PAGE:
Recent wave of lamb yardings see prices dip

Lamb prices back off

BIG LOAD: Isabelle and Tim Fairey, Truro, SA, bought about 125 crossbred lambs at Mount Pleasant, SA, last week.

BIG LOAD: Isabelle and Tim Fairey, Truro, SA, bought about 125 crossbred lambs at Mount Pleasant, SA, last week.


Lamb prices come off the boil as yardings across the nation increase.


Lamb prices have backed off across the nation as autumn yardings lift and processors take a step back

For the first week of March, national lamb yardings lifted by 16,000 head, or nine per cent, week on week.

This was seven per cent higher than the five-year seasonal average, with all states contributing to the lift.

And although Victorian lamb yardings lifted by only seven per cent for the week, year-on-year they have risen by 36pc, or 20,000 head.

According to NLRS, earlier this week the national price indicator for heavy lambs dropped under the benchmark rate of 800 cents per kilogram, to finish at 786c/kg. This is a drop of 75c in the last four weeks.

Trade and export lambs prices are also feeling the pinch, now tracking just shy of 130c compared to the same time last year.

It was NSW that drove the ESTLI lower last week as the 26c fall for trade lambs in NSW saw prices back to pre-Christmas levels.

Restocker lambs in NSW lost 31c but still managed to retain the title of highest indicator in the land at 933c/kg cwt.

In contrast, light lambs in SA fell 58c to finish at 539c/kg, but restocker lamb rallied 7pc to land at 982c/kg.

As with the wool market, WA is the star performer with the WA restocker lamb indicator currently 847/kg cwt which is 21pc higher than the same time last year.

The stronger market in WA has seen some categories of lamb close in on eastern states prices, light lamb and mutton indicators are just 5c below their counterparts in SA.

The rise in mutton prices also hit the brakes at the end of last week with the national mutton indicator falling 5c to 633/kg cwt.

This week it made smalls gains, reaching 645c/kg, albeit 84c below this time last year.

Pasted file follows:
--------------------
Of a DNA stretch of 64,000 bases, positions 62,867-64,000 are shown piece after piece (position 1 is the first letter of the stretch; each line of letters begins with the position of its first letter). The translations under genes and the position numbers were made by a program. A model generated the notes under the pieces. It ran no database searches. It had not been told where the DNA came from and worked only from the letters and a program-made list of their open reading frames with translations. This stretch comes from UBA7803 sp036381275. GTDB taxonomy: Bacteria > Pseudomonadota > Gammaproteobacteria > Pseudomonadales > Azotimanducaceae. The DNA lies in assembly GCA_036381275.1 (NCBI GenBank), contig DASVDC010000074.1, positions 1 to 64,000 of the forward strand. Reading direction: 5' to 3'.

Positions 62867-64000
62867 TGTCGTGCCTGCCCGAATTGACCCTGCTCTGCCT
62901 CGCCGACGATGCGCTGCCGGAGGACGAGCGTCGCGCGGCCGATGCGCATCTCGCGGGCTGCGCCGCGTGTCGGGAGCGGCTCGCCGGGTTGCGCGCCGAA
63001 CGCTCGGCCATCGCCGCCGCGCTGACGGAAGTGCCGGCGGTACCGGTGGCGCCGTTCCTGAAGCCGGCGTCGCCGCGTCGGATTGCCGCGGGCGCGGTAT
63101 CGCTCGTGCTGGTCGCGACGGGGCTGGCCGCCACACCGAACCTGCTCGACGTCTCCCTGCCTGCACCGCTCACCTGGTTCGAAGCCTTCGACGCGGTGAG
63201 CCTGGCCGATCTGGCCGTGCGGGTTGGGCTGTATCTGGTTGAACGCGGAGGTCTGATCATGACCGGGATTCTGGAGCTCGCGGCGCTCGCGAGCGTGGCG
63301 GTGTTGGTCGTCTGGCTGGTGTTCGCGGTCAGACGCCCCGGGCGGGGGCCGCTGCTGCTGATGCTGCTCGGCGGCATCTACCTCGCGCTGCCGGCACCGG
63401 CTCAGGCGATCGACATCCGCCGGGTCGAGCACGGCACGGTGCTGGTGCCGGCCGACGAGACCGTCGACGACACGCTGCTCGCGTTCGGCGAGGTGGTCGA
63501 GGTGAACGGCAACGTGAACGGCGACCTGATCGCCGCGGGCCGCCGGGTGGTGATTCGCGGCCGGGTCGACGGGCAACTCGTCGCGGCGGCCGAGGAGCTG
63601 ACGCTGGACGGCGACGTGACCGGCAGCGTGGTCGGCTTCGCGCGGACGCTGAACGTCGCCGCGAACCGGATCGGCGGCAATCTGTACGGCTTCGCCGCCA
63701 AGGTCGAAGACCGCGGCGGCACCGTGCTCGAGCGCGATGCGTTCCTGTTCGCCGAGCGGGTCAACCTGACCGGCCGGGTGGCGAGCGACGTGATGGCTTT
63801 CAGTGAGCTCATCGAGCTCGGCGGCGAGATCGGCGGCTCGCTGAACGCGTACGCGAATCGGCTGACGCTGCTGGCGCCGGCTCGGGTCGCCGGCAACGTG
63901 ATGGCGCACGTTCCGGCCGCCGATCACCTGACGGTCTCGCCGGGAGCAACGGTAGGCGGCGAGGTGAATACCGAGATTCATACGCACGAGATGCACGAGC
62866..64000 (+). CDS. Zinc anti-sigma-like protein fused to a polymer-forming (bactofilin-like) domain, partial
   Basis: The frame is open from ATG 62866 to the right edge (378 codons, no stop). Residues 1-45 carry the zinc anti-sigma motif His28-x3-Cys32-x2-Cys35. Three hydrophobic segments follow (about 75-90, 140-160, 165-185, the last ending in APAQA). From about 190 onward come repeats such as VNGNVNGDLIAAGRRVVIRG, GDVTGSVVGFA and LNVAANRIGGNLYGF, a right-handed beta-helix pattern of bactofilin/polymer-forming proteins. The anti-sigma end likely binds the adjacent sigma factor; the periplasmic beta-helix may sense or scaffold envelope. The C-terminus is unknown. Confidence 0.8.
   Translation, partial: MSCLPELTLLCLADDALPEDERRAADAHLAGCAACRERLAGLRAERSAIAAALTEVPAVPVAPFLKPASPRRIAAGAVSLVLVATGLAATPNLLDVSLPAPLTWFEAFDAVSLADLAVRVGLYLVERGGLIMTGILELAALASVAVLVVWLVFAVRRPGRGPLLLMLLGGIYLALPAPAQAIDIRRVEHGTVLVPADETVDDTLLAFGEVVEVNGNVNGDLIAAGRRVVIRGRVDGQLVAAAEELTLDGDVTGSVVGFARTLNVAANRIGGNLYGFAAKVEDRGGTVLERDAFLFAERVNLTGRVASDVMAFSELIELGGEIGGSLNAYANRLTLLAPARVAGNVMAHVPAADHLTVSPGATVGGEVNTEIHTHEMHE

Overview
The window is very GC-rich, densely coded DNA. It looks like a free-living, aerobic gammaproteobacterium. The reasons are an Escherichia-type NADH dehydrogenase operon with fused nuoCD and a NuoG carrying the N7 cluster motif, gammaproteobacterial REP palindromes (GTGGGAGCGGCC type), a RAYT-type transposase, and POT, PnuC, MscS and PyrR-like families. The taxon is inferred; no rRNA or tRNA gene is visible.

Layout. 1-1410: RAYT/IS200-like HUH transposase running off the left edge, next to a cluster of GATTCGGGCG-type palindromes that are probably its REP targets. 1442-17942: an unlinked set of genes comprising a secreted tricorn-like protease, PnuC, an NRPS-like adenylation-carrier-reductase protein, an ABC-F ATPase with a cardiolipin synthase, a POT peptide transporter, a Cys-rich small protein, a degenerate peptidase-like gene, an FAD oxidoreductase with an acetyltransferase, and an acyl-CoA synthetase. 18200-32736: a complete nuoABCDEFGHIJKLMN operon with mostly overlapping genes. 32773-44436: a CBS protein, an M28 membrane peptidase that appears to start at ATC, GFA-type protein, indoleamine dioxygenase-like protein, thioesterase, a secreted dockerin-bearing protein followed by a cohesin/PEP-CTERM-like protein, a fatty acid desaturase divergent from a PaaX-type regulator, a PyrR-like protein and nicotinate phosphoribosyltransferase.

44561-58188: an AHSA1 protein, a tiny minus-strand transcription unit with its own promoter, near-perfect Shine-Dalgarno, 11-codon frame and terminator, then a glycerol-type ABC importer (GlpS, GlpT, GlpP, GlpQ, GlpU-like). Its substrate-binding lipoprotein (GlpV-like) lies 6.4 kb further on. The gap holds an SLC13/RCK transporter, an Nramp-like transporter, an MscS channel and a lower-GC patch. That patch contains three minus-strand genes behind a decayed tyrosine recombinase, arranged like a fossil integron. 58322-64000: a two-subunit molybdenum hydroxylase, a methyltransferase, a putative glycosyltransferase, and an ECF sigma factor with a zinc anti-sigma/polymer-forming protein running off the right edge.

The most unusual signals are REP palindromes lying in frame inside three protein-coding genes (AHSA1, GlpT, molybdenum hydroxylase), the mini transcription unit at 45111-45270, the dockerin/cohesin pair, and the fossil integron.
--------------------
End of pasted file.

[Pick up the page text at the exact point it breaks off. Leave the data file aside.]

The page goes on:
According to Meat and Livestock Australia manager market information Stephen Bignell, Victoria's relatively strong 2019 season has ensured a higher base of ewes to supply more lambs in early 2021, compared to NSW's challenges with drought and higher turn-off for the same period.

"This season, Victoria has contributed 2.97 million head, or 34pc of the total lamb yardings across the eastern seaboard," Mr Bignall said.

"Increased lamb yardings in Victoria have been exacerbated by hot weather for key summer crop-producing regions in Victoria, as feed quality has diminished.

"This has incentivised producers to turn-off more stock to ensure the quality of their lambs aren't hindered, especially as a milder summer supported better growth rates."

He said the increased lambs yarded throughout NSW come as producers look to offload lambs from diminished summer stubbles and turn attention to winter cropping programs.

Cold weather snaps across NSW have further driven producer attitudes to turn lambs off in the event of lamb condition being affected by the weather changes.

Going forward, the lamb saleyard supply trend normally drifts lower from here as winter approaches.

Processors are reported to be booked up for four to six weeks as contracts between 780c for heavy exports up to 850c/kg cwt for supermarket lambs were offered with a high uptake.


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